• Stay indoors whenever possible.  Run your air conditioner with a clean filter and the fresh air intake closed, to prevent additional   smoke from entering your home.  If you don't have an air conditioner, and are a comfortable temperature inside with the windows closed, stay inside.  If your home is too warm, seek alternative shelter.

  • Keep particle levels inside and around your home lower by not burning outdoor yard waste, smoking tobacco, or using anything that burns, such as wood fireplaces, gas logs, gas stoves and candles. 

  • Delay vacuuming when possible, as vacuuming stirs up particles already inside your home. 

  • Follow your doctor’s advice about taking your medications and adhere to your asthma management plan if you have asthma or other lung disease.  Call your doctor if your symptoms worsen. 

  • Stay alert to any news coverage or health warnings related to smoke. Pay attention to local air quality reports.  For more information on the air quality index and recommendations: please visit:

  • For further information, please contact your local county health department or visit or

  • The Florida Emergency Information Line: 1-800-342-3557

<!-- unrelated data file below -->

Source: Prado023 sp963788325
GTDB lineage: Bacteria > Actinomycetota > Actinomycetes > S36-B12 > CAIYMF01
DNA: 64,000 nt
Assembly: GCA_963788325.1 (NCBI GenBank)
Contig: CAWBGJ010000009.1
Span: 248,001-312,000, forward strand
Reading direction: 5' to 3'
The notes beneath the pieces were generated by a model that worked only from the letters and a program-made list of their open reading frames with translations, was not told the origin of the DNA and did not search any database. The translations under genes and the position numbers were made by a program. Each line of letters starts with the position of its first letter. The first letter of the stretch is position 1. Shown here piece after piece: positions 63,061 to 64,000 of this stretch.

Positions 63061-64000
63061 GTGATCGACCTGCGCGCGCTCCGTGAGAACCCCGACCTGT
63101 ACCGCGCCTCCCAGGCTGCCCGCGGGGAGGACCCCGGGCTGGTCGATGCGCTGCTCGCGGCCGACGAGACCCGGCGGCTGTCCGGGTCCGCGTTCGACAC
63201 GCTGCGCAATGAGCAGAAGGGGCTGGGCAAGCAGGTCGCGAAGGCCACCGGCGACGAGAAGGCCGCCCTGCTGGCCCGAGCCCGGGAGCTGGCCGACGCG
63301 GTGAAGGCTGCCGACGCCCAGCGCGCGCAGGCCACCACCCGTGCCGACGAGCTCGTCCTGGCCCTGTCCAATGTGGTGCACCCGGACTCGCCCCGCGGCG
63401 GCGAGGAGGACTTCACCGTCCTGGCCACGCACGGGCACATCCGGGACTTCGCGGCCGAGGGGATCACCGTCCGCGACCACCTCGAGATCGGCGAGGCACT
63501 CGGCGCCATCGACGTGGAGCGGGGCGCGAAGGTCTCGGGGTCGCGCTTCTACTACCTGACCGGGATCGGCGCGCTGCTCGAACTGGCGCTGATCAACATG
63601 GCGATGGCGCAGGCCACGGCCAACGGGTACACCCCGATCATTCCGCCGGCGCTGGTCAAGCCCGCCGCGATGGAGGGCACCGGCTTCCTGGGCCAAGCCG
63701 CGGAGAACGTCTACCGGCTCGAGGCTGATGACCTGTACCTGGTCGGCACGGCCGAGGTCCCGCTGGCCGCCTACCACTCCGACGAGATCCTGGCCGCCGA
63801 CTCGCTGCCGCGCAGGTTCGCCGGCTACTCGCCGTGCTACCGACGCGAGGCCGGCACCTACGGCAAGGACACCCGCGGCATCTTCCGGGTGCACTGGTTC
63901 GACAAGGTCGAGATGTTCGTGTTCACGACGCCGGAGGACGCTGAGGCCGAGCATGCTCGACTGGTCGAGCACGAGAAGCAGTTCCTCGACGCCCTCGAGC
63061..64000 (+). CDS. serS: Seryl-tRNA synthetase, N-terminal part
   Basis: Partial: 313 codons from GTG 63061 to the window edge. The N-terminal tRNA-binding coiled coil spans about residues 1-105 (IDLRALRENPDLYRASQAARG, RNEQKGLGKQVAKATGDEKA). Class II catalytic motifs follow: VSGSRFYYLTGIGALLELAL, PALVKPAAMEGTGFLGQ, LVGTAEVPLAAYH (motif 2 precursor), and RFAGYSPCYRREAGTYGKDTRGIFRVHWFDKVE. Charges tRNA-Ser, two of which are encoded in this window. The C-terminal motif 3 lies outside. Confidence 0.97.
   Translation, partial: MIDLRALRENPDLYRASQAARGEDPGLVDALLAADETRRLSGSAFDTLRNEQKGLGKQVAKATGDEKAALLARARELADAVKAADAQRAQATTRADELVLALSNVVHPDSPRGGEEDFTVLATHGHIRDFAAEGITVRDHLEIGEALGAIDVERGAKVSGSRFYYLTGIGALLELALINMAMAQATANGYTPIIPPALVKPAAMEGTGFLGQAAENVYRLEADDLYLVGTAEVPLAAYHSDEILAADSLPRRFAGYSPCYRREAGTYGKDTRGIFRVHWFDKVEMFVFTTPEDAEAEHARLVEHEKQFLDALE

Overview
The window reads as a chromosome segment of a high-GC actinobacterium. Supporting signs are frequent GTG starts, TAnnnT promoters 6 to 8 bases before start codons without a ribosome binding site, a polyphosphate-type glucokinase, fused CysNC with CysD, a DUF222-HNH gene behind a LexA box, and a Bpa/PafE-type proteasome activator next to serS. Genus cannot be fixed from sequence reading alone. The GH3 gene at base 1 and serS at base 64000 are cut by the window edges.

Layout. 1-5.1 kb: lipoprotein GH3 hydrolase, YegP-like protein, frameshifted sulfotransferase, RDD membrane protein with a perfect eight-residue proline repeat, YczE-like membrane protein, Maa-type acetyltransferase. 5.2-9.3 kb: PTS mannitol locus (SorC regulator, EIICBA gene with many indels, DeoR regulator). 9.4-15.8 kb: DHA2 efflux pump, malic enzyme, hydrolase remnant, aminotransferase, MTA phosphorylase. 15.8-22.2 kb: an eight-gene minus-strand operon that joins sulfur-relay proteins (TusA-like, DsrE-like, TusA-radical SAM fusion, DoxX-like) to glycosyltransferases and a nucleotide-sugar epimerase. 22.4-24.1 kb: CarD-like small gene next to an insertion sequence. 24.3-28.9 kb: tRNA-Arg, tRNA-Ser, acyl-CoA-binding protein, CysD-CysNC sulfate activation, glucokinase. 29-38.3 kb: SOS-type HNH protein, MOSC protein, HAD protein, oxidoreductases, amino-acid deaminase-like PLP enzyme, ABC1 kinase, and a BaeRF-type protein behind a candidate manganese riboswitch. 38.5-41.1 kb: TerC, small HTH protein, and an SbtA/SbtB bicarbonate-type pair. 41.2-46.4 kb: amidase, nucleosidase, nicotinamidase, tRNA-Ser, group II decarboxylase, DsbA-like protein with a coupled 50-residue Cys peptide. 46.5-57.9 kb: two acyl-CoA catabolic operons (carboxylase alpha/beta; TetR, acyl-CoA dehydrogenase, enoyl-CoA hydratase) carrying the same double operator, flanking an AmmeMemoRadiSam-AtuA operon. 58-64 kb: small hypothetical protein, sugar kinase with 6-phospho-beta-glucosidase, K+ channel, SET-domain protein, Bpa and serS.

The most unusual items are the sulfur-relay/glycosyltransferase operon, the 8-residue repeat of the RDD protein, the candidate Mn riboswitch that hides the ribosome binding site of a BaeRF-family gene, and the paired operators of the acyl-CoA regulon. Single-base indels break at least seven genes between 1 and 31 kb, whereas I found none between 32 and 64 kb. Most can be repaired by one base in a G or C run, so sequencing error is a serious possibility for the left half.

• Public Information Emergency Support Function: 850-921-0384

Isabelle Johnson of Margate, an 11-year-old fifth grader at Ft. Lauderdale Christian School, received an award for her first place essay from Florida Division of State Fire Marshal Lt. Joe Schwartz and Broward Sheriff Fire Rescue Asst. Chief Greg Holness. Also in attendance was Ft. Lauderdale Batt. Chief John San Angelo. Johnson’s teacher, Heather Negen also received a certificate and a cake for the class, topped with a fire truck. The students also got a surprise visit from a fire truck.
Several dozen elementary school students from Broward County participated in the Arson Awareness Week 2007 essay writing contest coordinated by the Broward Sheriff Fire Marshal’s Bureau on behalf of the Broward County Juvenile Firesetters Program and the Florida Division of State Fire Marshal.  Fourth and fifth grade students who participated in this year’s essay contest had to write a persuasive letter on the topic of arson awareness and prevention.  Winners were chosen based on accuracy of information, focus on topic, relevant supporting ideas and creativity.  

Second and third place winners, respectively, were Michelle Hopkins and Kyla Hessler from Central Charter School in Lauderdale Lakes. They also received their awards on May 15th. On Friday, May 18th , a participation award will be presented to Ft. Lauderdale Prep School in Lauderdale Lakes.  This event was sponsored by the Florida Advisory Committee on arson Prevention.  


Florida Chief Financial Officer Alex Sink applauded a 14-year sentence handed down Wednesday against Thomas Daniel King, former owner and operator of a now-defunct professional employee organization, Miralink Group Inc., which left thousands of workers in Florida and several states without workers’ compensation coverage despite collecting more than $5.8 million in premiums. One woman, facing mounting medical bills, lost her home and horse farm to foreclosure and was found living in her truck behind a convenience store while King was driving a Mercedes.